Income-tax department has set a target of 50 advance pricing agreements (APAs) to be sealed with multinational companies in the current fiscal that will exempt cross-border transactions by these firms from rigorous auditing to check income suppression.
Sources said the department, which has received over 500 applications from MNCs for signing APAs, was about to sign the next batch of agreements in June, but received requests from companies to extend the scope of such agreements to four previous years under the roll back provisions. The next batch of APAs would, thus, be applicable for five years prospectively and four years retrospectively from the date of signing. Under APAs, companies agree with the authorities on how to price their cross-border transactions. So far, India has signed six APAs.
The department is also pursuing with the US IRS some 200 tax disputes involving companies in the IT and ITeS sectors such as IBM and Microsoft for bilateral resolution. About 100 of these would be resolved by the end of the year. These disputes stem from India’s tax demands on MNCs alleging higher profits here than they have reported, leading to possible double taxation of their income here and in their home country.
India’s tax treaty with the US allows settlement of tax disputes involving double taxation through bilateral discussions. These disputes mainly relate to the profitability of contract research and development centres in India that serve MNCs. Cisco, Google, Honeywell, AT&T, Dell, Intel, Alcatel and Tesco are among the large multinational companies that run contract R&D centres in India.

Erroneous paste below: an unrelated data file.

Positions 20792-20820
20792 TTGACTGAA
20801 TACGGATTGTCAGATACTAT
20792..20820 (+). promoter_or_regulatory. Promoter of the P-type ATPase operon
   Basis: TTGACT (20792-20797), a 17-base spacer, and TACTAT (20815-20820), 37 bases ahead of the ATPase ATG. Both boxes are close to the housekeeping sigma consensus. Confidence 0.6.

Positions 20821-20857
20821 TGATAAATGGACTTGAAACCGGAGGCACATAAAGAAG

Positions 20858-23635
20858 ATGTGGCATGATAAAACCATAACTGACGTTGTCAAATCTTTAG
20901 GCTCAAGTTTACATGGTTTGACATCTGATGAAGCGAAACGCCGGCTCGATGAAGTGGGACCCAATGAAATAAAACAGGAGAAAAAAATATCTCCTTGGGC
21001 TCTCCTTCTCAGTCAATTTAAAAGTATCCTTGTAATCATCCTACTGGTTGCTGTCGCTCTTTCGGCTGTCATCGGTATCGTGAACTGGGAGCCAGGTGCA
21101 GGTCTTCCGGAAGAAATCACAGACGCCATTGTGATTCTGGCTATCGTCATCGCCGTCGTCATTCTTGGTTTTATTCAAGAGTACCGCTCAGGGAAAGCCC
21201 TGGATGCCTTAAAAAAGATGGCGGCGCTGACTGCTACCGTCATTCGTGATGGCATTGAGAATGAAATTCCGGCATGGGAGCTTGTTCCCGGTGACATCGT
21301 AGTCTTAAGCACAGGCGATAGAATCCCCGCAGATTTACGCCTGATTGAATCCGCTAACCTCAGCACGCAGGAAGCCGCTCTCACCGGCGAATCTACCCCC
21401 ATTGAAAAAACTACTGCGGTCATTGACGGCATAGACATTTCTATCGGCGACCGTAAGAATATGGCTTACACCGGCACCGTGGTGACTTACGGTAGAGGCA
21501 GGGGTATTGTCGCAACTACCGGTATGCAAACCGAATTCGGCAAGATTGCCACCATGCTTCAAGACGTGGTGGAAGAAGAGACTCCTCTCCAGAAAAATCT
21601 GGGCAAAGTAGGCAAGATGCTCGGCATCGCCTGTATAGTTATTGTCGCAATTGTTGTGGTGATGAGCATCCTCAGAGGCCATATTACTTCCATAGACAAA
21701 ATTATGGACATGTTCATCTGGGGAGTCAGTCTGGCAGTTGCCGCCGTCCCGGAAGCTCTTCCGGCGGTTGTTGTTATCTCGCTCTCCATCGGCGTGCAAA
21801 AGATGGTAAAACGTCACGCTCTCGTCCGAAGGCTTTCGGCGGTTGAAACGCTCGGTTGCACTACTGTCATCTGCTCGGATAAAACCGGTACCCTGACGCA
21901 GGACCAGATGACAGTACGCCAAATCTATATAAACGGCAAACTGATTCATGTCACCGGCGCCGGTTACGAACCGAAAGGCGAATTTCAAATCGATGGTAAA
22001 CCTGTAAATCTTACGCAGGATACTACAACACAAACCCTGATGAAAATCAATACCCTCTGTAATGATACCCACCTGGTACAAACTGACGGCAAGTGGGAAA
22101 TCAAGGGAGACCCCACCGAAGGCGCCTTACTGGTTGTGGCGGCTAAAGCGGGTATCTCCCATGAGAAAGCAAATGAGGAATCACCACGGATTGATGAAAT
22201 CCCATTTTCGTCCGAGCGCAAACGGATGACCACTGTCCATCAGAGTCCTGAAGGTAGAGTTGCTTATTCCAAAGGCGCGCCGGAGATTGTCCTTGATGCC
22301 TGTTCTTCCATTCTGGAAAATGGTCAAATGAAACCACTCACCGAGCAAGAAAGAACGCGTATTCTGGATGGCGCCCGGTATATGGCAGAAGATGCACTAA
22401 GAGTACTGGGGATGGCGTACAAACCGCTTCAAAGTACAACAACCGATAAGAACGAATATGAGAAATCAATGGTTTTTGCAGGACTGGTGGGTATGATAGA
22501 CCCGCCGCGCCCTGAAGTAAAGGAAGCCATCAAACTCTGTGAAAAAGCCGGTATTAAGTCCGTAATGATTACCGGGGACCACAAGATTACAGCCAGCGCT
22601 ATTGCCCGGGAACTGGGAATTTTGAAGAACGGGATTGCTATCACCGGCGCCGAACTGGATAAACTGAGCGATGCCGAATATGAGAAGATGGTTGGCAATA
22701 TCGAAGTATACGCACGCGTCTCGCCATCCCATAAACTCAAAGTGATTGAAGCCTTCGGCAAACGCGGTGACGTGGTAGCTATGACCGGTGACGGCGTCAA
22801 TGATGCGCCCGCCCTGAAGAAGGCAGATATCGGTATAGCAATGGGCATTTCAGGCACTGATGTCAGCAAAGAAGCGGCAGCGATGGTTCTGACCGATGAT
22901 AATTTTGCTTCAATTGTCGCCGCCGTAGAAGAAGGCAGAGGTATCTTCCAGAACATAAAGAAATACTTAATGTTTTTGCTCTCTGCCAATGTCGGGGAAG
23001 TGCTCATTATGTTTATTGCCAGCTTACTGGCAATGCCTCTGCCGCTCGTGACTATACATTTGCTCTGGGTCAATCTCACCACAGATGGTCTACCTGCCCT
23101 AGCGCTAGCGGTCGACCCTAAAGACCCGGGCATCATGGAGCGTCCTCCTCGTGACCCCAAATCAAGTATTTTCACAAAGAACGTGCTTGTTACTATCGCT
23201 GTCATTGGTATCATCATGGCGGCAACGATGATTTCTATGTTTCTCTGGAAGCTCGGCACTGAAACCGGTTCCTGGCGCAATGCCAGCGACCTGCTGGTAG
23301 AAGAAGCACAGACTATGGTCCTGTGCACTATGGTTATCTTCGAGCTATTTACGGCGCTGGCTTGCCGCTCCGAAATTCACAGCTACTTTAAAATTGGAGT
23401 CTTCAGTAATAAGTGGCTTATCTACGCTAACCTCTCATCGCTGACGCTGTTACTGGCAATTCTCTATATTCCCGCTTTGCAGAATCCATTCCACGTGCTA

The tax department’s claim of profit shifting by companies (called transfer pricing adjustments), had touched Rs 70,000 crore in the 2012-13 audit, but fell to Rs 47,000 crore in the 2014-15 audits. Experts said that the huge tax claim from the 2012-13 audit partly arose from officials questioning share valuation of certain transactions, which has not been repeated subsequently. Transfer pricing audits seek to identify alleged preferential pricing of transactions within group companies with the idea of getting profits taxed in the lowest tax country it is present in.
Past disputes arising from transfer pricing adjustments of about Rs 2.6 lakh crore that the department has made are still in litigation.